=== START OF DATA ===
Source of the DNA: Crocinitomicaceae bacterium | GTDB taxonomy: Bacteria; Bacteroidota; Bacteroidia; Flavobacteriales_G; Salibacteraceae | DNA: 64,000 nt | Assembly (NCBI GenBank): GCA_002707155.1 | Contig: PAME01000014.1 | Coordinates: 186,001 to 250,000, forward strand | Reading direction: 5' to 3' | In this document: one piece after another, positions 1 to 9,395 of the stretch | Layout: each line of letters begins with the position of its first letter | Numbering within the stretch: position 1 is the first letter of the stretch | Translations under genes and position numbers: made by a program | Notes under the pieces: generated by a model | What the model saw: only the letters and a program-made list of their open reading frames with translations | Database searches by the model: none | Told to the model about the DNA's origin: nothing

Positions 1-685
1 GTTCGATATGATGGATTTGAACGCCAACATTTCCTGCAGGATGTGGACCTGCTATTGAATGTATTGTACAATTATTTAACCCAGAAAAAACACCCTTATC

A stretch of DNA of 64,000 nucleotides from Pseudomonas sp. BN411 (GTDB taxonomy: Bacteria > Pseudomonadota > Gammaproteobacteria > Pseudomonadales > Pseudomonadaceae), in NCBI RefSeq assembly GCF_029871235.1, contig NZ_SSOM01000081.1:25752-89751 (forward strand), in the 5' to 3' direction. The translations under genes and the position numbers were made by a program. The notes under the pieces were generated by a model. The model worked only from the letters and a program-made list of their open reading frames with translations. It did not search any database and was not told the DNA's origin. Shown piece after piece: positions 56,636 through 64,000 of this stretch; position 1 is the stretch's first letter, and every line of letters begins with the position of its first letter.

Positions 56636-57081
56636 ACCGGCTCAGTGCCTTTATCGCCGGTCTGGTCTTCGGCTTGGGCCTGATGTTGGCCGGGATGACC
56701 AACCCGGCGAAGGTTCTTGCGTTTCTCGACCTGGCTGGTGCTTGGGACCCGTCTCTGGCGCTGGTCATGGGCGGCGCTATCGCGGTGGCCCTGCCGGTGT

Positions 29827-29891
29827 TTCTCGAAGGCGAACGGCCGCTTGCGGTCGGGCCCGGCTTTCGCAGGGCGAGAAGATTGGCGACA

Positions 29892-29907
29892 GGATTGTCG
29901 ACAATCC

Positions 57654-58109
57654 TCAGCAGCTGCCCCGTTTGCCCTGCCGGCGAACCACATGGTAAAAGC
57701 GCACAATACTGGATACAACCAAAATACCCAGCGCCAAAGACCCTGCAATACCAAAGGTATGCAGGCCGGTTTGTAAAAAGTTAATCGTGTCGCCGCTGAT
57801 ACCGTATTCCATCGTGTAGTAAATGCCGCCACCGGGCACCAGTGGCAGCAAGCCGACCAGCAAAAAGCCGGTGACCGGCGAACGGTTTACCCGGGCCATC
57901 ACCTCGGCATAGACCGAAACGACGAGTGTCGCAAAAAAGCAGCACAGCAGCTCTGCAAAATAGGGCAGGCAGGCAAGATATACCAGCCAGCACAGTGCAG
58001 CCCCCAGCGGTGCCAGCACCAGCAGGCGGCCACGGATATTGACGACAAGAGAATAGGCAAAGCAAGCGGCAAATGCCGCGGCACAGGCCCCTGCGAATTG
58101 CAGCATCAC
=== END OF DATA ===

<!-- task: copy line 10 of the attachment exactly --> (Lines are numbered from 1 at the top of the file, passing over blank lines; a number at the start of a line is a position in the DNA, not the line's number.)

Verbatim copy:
Positions 29892-29907